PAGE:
How to fix: Stop consuming coffee and other caffeinated beverages before 2 pm each day and limit daily intake to no more than 400 milligrams. (12)
12. Taking B Vitamins Too Late in the Day
B vitamin supplements are wonderfully energizing and, at the same time, calming for the nervous system. But taken too late in the day, these nutrients can interfere with the brain’s ability to relax into sleep or can lead to frequent wakings. B12, in particular, has this energizing impact.
How to fix: If you supplement with anything that contains B vitamins, singular or in a multivitamin, be sure to get them down before 2 pm each day.
13. Your Bedroom is Too Warm
Sure, it might feel cozy to crank up the heat, but sleeping in a room that’s too warm is a recipe for restless, disrupted sleep. Your body temperature naturally drops a little as you settle into a full night of REM and deep sleep. When this body temp drop can’t happen, sleep cycles can be disturbed, resulting in more frequent wakings.
How to fix: If your blankets are the culprit, invest in cooling blankets that won’t trap heat. Check your thermostat: the optimal sleeping temperature is between 60 and 67 degrees Fahrenheit. (13) If the problem is stagnant air, use a ceiling fan or a bedside fan to keep cool air circulating around you.
14. Too Much Screen Time
If you’re addicted to your phone, it might be the cause of your disrupted sleep. All of that blue light from smartphones, TV screens, laptops, and anything else electronic can mess with your circadian rhythm. We’re designed to see bright, blue light earlier in the day, and darker, amber colors at night. This color shift is supposed to help the brain prepare for sleep, including how it produces melatonin.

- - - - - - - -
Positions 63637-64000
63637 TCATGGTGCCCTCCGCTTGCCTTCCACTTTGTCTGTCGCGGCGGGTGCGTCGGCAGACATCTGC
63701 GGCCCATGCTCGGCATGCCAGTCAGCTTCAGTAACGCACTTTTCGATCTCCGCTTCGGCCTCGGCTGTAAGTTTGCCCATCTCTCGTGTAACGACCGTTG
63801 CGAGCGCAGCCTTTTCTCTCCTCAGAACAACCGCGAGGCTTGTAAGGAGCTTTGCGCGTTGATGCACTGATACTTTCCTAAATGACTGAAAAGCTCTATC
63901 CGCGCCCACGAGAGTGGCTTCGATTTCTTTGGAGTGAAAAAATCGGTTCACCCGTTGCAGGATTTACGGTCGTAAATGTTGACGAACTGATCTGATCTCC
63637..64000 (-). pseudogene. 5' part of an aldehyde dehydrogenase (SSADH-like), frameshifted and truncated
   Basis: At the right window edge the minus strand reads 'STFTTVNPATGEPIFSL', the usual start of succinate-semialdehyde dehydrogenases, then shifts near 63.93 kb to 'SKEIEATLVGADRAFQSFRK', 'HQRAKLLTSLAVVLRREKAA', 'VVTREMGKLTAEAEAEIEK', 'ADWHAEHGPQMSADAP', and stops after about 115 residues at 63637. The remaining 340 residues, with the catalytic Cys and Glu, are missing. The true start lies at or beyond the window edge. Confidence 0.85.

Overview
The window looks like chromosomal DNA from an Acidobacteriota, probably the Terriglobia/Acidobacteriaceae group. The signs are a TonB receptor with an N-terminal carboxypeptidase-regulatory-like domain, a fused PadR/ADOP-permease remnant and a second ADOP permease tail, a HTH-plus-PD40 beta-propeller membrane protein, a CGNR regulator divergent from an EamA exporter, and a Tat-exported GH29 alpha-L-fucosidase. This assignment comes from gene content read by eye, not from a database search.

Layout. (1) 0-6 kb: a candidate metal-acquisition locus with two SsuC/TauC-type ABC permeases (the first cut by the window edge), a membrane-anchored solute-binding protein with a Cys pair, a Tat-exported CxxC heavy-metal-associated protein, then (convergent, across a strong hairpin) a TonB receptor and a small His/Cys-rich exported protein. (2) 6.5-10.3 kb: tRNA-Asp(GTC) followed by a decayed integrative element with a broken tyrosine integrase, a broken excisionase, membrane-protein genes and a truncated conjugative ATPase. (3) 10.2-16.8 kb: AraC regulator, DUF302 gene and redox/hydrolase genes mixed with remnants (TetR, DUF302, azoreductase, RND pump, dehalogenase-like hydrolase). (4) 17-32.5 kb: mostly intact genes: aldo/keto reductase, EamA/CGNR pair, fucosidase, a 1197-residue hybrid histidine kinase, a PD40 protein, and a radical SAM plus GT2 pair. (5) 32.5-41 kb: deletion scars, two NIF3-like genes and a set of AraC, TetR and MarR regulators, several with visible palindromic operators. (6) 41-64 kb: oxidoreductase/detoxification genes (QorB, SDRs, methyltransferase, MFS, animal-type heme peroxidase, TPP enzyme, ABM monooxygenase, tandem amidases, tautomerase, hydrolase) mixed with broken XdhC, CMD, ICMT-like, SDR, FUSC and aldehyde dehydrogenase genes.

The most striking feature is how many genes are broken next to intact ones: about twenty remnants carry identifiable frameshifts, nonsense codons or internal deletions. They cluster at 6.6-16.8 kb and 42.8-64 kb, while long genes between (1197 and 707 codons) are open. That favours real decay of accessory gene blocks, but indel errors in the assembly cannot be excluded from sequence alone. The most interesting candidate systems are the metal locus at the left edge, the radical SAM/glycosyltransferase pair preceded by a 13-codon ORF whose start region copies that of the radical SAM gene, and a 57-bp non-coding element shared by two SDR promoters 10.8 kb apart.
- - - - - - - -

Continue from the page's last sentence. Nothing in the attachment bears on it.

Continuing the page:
How to fix: The best thing to do is limit your screen time, especially at night. If you can’t put your devices away for a few hours before bedtime, try investing in blue blocker glasses.
15. Your Room Gets Too Much Light
Whether you’re sleeping during the day or you live in an area thick with light pollution, the brain has a hard time sinking into fully restorative sleep if the room isn’t completely dark.
How to fix: Get blackout curtains and remove nightlights or alarm clocks with a glow. Considering using a Sleep Crown pillow or a sleep mask for better light shielding.
16. Your Room Is Too Loud or Too Quiet
Some people can’t stand white noise, while others can’t sleep without it. Regardless, the noise situation in your room can have subtle impacts on your sleep quality all night long. If your room is too quiet, even the slightest change in noise could result in your brain being stimulated to wake up, resulting in disrupted sleep. If your room is too loud, even with white noise, it could be difficult to settle into a relaxed state.
How to fix: Experiment with the right level of noise-blocking machines or white noise. Start with your white noise machine at low or medium volume, and adjust from there.
17. You’re Low in Magnesium
Magnesium is a nutrient that helps the muscles in your body to gently relax and release tension. Low levels of magnesium can lead to disrupted sleep or insomnia and can also worsen daytime drowsiness. (14)
How to fix: Check with your doctor about getting your magnesium levels tested before trying a supplement. If supplementation is right for you, take it right before bedtime.